| April 17
April 17 Companies looking to go public in the
United States will have to temper their expectations as
investors begin to question valuations in a crowded market.
The next few weeks will be closely watched as the market
prepares for the listing of Chinese e-commerce giant Alibaba
IPO-ALIB.N, which is expected to file for its offering as
early as Monday.
More than half of the 25 companies that have gone public
this month have priced their offerings below the expected range.
This is the second highest since June 1998, according to Thomson
In contrast, out of the 29 IPOs in March, only two were
priced below their expected range, while five were priced above.
Bankers have responded by pricing the IPOs lower and also
offering fewer shares to sustain the demand.
"The underwriters realize that they have a cash cow and what
they have been doing is reacting swiftly and specifically about
cutting the valuation of these companies to keep the train on
the tracks," said David Menlow, president of IPO research firm
IPO Financial Network.
Sabre Corp, the airline ticketing technology
provider that also owns online travel agency Travelocity, sold
fewer shares than expected and priced them below the targeted
range. The company's shares rose as much as 7 percent in their
Weibo Corp, the owner of a Chinese Twitter-like
messaging service, priced the offering at the low-end of its
target range. The company's shares soared 44 percent in their
debut on Thursday.
The recent pullback in U.S. stocks, especially those of
high-flying technology and biotechnology companies, has taken a
toll on the IPO market, which got off to a strong start in the
first quarter of the year.
U.S. IPOs raised more than $18 billion in the first three
months of the year, making it the best quarter in more than a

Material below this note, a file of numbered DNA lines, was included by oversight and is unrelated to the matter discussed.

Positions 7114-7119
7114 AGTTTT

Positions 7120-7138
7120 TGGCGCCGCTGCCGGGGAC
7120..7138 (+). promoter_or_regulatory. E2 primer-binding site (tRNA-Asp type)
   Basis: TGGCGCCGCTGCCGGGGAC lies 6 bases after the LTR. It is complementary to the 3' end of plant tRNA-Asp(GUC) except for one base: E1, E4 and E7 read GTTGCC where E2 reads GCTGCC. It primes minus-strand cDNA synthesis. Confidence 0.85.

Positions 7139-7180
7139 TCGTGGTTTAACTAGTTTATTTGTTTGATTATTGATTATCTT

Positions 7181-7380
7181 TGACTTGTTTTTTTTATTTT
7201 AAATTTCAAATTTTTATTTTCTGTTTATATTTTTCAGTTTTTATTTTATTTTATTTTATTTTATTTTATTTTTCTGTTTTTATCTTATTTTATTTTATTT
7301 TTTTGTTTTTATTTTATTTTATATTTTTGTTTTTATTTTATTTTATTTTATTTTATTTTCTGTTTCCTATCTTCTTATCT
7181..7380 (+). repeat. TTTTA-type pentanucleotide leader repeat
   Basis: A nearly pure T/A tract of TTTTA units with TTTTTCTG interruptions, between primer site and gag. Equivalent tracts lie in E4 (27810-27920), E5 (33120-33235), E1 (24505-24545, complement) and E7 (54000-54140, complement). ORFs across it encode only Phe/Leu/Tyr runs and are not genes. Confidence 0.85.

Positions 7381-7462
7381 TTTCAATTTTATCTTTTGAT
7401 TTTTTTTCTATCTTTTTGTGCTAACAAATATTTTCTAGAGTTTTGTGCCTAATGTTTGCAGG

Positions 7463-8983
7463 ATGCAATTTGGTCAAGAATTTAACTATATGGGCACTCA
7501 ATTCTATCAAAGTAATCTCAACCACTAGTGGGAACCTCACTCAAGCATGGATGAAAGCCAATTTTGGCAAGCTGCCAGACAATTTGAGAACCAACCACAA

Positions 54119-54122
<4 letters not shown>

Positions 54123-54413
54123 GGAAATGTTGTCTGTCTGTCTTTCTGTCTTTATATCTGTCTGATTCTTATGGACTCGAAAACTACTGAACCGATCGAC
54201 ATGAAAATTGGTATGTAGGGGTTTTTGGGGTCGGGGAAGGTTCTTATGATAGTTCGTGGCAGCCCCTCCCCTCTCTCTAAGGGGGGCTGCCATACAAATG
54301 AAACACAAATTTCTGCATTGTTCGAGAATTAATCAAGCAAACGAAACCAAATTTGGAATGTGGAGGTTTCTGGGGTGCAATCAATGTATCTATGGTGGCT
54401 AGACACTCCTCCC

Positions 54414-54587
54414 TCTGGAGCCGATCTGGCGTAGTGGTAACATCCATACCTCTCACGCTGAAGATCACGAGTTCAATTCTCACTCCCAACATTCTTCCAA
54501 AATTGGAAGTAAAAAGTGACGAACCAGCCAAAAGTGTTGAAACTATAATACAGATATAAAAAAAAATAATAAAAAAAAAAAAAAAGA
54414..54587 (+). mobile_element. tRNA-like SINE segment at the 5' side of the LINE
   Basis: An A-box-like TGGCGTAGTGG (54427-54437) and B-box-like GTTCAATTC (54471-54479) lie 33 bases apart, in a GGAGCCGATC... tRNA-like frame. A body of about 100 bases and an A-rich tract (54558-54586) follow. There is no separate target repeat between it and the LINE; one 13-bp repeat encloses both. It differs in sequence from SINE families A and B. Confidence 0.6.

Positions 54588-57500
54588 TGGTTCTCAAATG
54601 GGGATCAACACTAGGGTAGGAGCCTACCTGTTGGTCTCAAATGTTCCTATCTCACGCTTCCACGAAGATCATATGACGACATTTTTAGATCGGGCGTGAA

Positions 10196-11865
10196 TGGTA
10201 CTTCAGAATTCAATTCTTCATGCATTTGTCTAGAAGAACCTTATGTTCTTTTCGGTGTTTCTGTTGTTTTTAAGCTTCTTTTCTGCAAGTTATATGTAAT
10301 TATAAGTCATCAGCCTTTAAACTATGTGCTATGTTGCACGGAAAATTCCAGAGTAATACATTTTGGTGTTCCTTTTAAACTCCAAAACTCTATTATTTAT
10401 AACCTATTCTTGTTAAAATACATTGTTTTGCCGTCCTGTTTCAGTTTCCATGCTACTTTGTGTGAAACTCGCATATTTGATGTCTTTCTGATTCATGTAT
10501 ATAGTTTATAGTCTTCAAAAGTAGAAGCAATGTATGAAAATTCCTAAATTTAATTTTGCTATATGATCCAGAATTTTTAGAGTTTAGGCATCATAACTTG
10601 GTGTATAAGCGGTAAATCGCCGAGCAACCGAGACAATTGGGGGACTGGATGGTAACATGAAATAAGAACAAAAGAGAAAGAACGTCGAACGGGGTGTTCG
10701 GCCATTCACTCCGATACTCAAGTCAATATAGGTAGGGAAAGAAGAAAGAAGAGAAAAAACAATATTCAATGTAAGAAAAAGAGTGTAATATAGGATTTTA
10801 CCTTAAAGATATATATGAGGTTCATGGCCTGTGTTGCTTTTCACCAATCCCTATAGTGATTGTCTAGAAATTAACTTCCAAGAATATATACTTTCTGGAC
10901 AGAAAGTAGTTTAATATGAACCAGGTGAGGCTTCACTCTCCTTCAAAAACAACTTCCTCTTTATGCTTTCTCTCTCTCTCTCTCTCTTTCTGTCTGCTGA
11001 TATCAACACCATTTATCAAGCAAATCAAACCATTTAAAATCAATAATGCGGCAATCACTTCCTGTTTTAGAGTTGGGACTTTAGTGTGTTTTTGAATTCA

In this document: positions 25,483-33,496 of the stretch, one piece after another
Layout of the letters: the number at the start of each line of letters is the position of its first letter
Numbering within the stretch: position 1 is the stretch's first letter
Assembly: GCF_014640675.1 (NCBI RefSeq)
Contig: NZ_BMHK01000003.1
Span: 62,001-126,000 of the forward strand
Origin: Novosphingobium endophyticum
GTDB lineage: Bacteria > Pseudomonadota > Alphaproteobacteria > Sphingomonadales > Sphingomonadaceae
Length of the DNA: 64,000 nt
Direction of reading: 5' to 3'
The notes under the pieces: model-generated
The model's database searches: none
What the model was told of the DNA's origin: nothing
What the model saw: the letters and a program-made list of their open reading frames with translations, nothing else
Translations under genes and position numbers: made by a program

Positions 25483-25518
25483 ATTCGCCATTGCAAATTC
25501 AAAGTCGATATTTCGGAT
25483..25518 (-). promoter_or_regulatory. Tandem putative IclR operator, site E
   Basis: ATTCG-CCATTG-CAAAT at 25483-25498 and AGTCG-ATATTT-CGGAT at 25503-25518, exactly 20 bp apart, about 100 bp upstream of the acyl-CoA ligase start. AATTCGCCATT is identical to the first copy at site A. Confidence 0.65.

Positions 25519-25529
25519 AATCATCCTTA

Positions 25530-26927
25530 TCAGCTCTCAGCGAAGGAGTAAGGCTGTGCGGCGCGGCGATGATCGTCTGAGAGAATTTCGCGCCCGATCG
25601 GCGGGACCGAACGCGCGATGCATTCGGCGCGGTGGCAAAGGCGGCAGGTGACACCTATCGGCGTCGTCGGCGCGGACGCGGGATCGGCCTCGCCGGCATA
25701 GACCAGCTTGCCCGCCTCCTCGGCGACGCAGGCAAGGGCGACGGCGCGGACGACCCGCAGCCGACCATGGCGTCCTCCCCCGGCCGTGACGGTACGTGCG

decade. Technology companies raised about $4 billion, compared
with $1 billion a year earlier.
"The market has stumbled very decidedly because of the
recent deals... King Digital and La Quinta were a huge
disappointment for the marketplace and caused everyone to start
to realize that maybe things had topped out," said Menlow.
Shares of "Candy Crush Saga" game maker King Digital
Entertainment Plc are down 20 percent since their debut
last month, while those of Blackstone-backed hotel chain La
Quinta Holdings Inc have hovered around their offer price
The tech-heavy Nasdaq Composite index is down about
6.5 percent since its March 6 high, and recorded its biggest
one-day drop in 2-1/2 years last week.
The benchmark S&P 500 index is also down about 2
percent through Wednesday's close, since hitting a life-high of
1,897.28 on April 4.
All this is expected to cast a shadow on Alibaba's eagerly
awaited IPO, which is set to be the largest since Facebook Inc's
$16 billion offering in 2012.
"It would mean that the Alibaba IPO needs to come
substantially cheaper than everybody thinks out there," said
Josef Schuster, founder of IPOX Schuster, a Chicago-based IPO
research and investment house.
"Nobody is going to give Alibaba the valuation it would have
gotten probably 4 or 5 weeks ago."
(Additional reporting by Tanya Agrawal; Editing by Sriraj